Or the decision you made from the start
Men think you are just a puzzle to solve
And fail miserably to win your heart
Will I ask the right way? Will I know when?
If I fail, I will move forward again.
Wednesday, May 25, 2011
A couple big changes are coming my way. First, I'm almost ready to receive my baccalaureate in English studies!!! I've finished all my English courses so now I'm taking a philosophy course (Religion and the Meaning of Life) and a weightlifting course to make up the four extra hours I need to graduate.
After these summer classes I plan to jump right into the Master's of Clinical Counseling program at Grace College. To do this, I have to take the GRE, and also meet other requirements for admission, such as a phone interview with the head of the department, submission of transcripts and a photo, etc.
I am registered to take the GRE on June 11. Near the end of June I will be moving to Wisconsin to live with my step-dad, Mom and stepbrother. Near the beginning of August (provided I get in) I will start online classes at Grace. The program is three years long, with the first two years online and the third residential. So, for the first two years I will live in Wisconsin, and try hard to find a good job so I can begin paying back loans.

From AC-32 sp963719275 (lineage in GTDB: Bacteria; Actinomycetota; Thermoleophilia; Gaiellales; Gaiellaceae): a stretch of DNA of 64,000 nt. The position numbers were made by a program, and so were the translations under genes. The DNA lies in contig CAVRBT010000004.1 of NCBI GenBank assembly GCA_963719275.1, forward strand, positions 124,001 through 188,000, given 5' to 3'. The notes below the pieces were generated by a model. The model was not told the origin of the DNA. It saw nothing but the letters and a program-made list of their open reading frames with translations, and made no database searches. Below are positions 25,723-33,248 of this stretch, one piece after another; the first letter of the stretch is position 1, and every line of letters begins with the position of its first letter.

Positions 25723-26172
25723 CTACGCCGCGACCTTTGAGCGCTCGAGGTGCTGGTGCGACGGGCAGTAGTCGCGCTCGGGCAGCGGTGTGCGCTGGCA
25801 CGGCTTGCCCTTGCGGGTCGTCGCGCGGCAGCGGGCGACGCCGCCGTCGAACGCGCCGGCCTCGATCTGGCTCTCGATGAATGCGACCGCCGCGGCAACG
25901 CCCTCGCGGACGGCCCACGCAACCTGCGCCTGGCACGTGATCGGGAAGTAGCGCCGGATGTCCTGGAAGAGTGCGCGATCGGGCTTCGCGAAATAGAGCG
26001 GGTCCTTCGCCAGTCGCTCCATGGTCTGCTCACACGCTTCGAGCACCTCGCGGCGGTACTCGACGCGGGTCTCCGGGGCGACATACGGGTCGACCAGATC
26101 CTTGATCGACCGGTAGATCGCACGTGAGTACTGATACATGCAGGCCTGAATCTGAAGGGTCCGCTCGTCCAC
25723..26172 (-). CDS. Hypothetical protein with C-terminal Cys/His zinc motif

Moving to Wisconsin has been a somewhat difficult pill for me to swallow. Lately I've been reflecting on my time here at ISU, since August 2009 to the present. I realize more and more as I interact with my friends in Cornerstone Christian Fellowship how very much I will miss them when I leave in August. I have met confidants, friends, and a mentor who have all helped me grow tremendously, more than I ever have before. The culture of community the leaders have fostered here is so inspiring; I feel that I can talk to anyone and we all get along so incredibly well. Of course there are personality differences and disagreements (we're all human after all) but I have been so incredibly blessed to be part of such an awe-inspiring community.
One of my friends started a campus group called "Stuff for the Poor" that provides shoes for the poor in Africa. His heart for the underprivileged is awesome. Another friend leads a small group with Christians, agnostics, and Jews, and facilitates discussion for the whole group. Her heart for God and others as well as her leadership ability are extremely inspiring. I've walked around the campus numerous times with one friend, sharing what's on my heart and mind and realizing that there are other men out there who fight the same battles. He has the fantastic ability to be both hilarious and deep. We've had awesome times that are unforgettable (such as renting the B-movie Assault Girls-it's not as bad as it sounds!!!) And finally, I've drawn a lot of strength and ideas on what it takes to be a godly man from my mentor. Our talks have been eye-opening, and I've really appreciated the affirmation he's given me, as well as the constant generosity he and his wife have shown in letting me stay at their house, giving me rides to homegroup events, and on and on it goes.